Ashton Woods Homes’ CFO Cory Boydston has never been able to get private equity financing to work for this Roswell, Ga.–based builder. “The return hurdles are still too high, even at 25 percent,” says Boydston, “so there just wouldn’t be enough profit in those deals for us.” And unlike some builders, Boydston “can’t in good conscience” assume appreciation in a project simply to justify the cost of borrowing this way.
But despite its higher costs and prohibitive terms, private equity has been where some builders have had to turn when banks wouldn’t lend even at gunpoint. Private equity continues to hunt for the right opportunities: In July alone, three institutional investors paid $955 million to acquire Taylor Morrison, while SunBridge Capital Management entered into a multiyear agreement to help fund Comstock Homebuilding Cos.’ growth. Last September found Doug Bauer, CEO of Newport Beach, Calif.–based TRI Pointe Homes, gushing about his company’s alliance with Starwood Capital Group, whose $150 million commitment to the builder “provides us with a capital structure and transaction pipeline to take advantage of local and regional market opportunities.”
But given the overwhelming financial turmoil that has beset the country’s commercial and community banks, it’s surprising how relatively few deals with builders there have been where private equity has been a major contributor. And the window of opportunity within the housing sector may be narrowing for institutional investors, especially now, as banks are a bit more receptive to at least making construction loans.
Rarely an Ideal Fit
What’s become clear during the recession is that institutional equity was never a perfect fit for builders to begin with, even a company such as Centerline Homes in Florida that has always relied on some form of private equity financing. “You can’t get 30 percent IRRs in real estate; it’s not possible,” says Craig Perry, Centerline’s CEO, referring to investors’ lofty return-on-lending targets of only a few years ago. “Our costs have to be relative to the marketplace and to what allows you to make money on your product.”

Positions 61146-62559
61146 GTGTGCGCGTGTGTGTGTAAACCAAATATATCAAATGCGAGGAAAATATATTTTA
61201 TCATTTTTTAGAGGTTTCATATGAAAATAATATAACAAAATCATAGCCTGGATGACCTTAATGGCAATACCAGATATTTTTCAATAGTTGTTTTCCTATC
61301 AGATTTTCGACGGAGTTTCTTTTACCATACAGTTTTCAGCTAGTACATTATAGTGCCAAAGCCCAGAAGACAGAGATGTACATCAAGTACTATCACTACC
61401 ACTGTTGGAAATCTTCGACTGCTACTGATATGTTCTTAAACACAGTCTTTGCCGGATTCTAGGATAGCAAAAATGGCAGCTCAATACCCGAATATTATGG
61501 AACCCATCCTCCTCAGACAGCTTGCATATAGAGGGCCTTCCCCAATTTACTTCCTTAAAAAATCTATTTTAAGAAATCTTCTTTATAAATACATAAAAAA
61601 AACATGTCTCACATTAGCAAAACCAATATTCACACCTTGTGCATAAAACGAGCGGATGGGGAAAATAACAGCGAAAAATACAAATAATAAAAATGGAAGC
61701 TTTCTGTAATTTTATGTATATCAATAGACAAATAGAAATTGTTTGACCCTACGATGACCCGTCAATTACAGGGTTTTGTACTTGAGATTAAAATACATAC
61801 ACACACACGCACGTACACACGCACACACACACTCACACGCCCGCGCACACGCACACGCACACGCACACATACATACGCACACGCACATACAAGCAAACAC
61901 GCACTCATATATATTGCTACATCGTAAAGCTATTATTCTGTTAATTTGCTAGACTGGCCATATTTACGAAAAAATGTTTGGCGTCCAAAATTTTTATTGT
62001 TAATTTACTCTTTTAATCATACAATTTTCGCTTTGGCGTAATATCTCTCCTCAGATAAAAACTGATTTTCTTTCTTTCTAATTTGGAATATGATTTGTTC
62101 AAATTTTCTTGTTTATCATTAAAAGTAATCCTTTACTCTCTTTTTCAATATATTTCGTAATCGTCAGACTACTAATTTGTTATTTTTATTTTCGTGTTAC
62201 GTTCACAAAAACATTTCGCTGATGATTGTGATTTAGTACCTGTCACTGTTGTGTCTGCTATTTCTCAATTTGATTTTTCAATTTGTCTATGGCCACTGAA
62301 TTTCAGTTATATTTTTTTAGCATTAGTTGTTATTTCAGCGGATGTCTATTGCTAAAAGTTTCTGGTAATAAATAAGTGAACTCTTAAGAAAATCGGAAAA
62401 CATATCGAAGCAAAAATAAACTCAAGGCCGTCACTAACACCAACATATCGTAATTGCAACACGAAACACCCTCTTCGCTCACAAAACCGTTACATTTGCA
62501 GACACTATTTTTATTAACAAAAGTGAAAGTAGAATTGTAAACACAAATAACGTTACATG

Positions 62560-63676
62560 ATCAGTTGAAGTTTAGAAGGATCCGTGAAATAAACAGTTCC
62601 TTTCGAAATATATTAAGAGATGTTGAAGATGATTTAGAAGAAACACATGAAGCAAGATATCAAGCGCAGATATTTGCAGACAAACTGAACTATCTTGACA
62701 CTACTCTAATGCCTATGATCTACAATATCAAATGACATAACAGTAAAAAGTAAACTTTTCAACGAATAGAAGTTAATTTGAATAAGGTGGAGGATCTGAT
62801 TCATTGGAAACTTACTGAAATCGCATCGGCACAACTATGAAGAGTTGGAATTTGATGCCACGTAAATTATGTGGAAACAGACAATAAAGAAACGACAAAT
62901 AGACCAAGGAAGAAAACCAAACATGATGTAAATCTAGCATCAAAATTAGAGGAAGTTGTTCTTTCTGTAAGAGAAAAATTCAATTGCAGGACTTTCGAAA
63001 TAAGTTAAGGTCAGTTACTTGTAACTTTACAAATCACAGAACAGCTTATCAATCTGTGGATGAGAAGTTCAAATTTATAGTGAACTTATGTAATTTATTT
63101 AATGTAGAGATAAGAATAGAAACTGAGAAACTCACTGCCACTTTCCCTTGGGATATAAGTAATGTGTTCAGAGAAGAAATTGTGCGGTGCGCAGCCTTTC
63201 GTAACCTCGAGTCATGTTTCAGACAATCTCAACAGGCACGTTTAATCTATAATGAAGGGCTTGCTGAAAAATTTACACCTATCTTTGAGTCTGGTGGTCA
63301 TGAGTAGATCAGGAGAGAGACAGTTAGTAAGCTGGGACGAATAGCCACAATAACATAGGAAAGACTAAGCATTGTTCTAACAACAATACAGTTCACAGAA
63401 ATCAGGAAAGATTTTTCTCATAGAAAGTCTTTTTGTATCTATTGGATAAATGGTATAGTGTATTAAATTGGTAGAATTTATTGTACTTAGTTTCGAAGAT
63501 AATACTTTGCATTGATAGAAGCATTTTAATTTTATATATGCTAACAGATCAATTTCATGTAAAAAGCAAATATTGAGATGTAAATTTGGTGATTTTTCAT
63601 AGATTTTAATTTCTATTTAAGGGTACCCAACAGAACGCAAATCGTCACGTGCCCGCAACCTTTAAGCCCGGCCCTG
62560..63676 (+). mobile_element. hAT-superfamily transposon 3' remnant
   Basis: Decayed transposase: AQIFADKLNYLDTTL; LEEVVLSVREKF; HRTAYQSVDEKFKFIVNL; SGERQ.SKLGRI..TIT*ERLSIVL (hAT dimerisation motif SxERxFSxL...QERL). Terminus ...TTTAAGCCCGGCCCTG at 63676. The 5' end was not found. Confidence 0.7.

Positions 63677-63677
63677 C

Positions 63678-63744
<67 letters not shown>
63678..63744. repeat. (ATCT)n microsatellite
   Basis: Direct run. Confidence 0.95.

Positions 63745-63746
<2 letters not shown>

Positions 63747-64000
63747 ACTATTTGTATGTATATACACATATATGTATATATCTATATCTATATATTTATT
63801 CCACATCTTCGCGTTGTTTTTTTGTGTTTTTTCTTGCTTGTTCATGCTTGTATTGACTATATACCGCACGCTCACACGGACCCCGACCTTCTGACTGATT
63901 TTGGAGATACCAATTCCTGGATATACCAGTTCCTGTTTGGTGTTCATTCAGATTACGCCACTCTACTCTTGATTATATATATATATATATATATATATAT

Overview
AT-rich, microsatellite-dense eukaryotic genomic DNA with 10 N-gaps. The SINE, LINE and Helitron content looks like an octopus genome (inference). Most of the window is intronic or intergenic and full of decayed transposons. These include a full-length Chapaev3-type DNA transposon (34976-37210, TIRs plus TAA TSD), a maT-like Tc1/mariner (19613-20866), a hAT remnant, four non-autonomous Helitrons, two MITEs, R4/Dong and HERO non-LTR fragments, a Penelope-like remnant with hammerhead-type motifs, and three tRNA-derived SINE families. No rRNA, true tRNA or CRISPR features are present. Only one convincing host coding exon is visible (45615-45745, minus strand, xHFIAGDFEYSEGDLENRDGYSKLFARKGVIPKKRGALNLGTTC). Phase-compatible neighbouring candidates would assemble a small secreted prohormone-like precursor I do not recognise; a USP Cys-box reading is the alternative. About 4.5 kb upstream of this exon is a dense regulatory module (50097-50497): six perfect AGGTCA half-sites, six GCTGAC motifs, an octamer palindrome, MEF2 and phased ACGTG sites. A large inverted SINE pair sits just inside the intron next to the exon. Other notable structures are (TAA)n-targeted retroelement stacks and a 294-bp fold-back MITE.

Those rates of return may have come down, but institutional investors are still attracted primarily to real estate deals in which lots of money (at least $50 million) can be invested, and where investors can make money and be in and out of deals in three years. Those parameters simply exclude most small or midsize builders, especially those that are now building smaller communities to match modest buyer demand.
“It’s not a panacea, and it does not make sense for everyone,” says Jamie Pirrello, who after joining San Antonio–based Michael Sivage Homes as CFO in 2006 spent a year evaluating private equity financing. Now, as then, the big problem with private equity, Pirrello explains, is how deals get structured. “As a builder, you’re last in line to be paid.” And when there’s a profit split on the sale of land or homes, it’s often on a “waterfall” basis, where the investors get paid a certain percentage first. “If you don’t underwrite these deals cautiously, you end up working for the private equity firm,” says Pirrello.
Even Eric Lipar of LGI Homes in Texas thinks private equity “is playing out” as a financing source. And that’s coming from a CEO of one of the handful of builders that has employed private equity successfully and profitably to build and expand. “It’s a small box they fit into in the home building world.”
But Lipar acknowledges his company’s partnership with GTIS Partners, which is committing up to $50 million to the builder, has been essential to LGI’s growth. Through August, LGI had used $12 million to close on four transactions, through which it’s been purchasing finished lots in Texas and Arizona. Lipar has no problem with GTIS’s internal rate of return terms (which are in the 20 percent to 25 percent range), because “we’re making 50 percent” on the 10 percent to 20 percent of the total equity LGI is putting into each deal.
Private equity pencils out for LGI because of the sales volume it’s generating: The builder averages six closings per month per community (it closed 84 homes in August, a new monthly record), and its construction cycle is only 45 days per house. “If we were closing 30 percent fewer homes, we wouldn’t be making any money,” Lipar concedes.